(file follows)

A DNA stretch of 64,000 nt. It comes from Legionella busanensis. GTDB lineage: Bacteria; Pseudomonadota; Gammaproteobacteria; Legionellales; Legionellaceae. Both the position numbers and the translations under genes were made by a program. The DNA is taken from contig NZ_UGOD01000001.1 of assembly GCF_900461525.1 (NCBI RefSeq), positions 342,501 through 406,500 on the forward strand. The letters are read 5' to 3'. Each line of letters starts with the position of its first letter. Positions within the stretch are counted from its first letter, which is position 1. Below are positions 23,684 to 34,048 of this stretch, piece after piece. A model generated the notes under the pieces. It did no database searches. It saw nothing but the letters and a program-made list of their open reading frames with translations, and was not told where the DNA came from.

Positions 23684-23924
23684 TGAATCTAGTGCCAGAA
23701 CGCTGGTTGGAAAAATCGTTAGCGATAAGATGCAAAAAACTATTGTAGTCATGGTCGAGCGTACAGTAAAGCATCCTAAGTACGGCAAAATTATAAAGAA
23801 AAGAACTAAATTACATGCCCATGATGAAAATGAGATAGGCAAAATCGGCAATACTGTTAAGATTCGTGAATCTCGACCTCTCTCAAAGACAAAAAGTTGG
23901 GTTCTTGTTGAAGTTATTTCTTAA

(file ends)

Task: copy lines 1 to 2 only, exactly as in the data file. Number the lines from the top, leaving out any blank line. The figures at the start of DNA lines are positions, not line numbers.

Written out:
A DNA stretch of 64,000 nt. It comes from Legionella busanensis. GTDB lineage: Bacteria; Pseudomonadota; Gammaproteobacteria; Legionellales; Legionellaceae. Both the position numbers and the translations under genes were made by a program. The DNA is taken from contig NZ_UGOD01000001.1 of assembly GCF_900461525.1 (NCBI RefSeq), positions 342,501 through 406,500 on the forward strand. The letters are read 5' to 3'. Each line of letters starts with the position of its first letter. Positions within the stretch are counted from its first letter, which is position 1. Below are positions 23,684 to 34,048 of this stretch, piece after piece. A model generated the notes under the pieces. It did no database searches. It saw nothing but the letters and a program-made list of their open reading frames with translations, and was not told where the DNA came from.

Positions 23684-23924